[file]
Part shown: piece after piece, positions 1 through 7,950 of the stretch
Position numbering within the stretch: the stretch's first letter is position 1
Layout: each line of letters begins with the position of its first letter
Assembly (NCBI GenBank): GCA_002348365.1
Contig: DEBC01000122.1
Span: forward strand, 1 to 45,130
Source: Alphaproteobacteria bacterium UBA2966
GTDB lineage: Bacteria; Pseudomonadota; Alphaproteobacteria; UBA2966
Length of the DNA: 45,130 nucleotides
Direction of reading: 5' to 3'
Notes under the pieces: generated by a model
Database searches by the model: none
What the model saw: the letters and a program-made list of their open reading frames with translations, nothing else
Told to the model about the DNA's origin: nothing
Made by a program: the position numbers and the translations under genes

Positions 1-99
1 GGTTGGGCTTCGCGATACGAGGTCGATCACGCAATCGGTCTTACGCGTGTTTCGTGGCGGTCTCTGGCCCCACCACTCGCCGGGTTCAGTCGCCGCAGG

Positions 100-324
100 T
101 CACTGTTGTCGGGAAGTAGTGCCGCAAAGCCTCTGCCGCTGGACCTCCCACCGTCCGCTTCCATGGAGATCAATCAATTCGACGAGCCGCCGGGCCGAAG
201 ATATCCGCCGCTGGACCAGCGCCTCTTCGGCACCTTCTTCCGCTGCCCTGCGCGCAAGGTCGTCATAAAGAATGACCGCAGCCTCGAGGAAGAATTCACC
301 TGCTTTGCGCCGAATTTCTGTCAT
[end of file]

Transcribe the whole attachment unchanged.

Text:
Part shown: piece after piece, positions 1 through 7,950 of the stretch
Position numbering within the stretch: the stretch's first letter is position 1
Layout: each line of letters begins with the position of its first letter
Assembly (NCBI GenBank): GCA_002348365.1
Contig: DEBC01000122.1
Span: forward strand, 1 to 45,130
Source: Alphaproteobacteria bacterium UBA2966
GTDB lineage: Bacteria; Pseudomonadota; Alphaproteobacteria; UBA2966
Length of the DNA: 45,130 nucleotides
Direction of reading: 5' to 3'
Notes under the pieces: generated by a model
Database searches by the model: none
What the model saw: the letters and a program-made list of their open reading frames with translations, nothing else
Told to the model about the DNA's origin: nothing
Made by a program: the position numbers and the translations under genes

Positions 1-99
1 GGTTGGGCTTCGCGATACGAGGTCGATCACGCAATCGGTCTTACGCGTGTTTCGTGGCGGTCTCTGGCCCCACCACTCGCCGGGTTCAGTCGCCGCAGG

Positions 100-324
100 T
101 CACTGTTGTCGGGAAGTAGTGCCGCAAAGCCTCTGCCGCTGGACCTCCCACCGTCCGCTTCCATGGAGATCAATCAATTCGACGAGCCGCCGGGCCGAAG
201 ATATCCGCCGCTGGACCAGCGCCTCTTCGGCACCTTCTTCCGCTGCCCTGCGCGCAAGGTCGTCATAAAGAATGACCGCAGCCTCGAGGAAGAATTCACC
301 TGCTTTGCGCCGAATTTCTGTCAT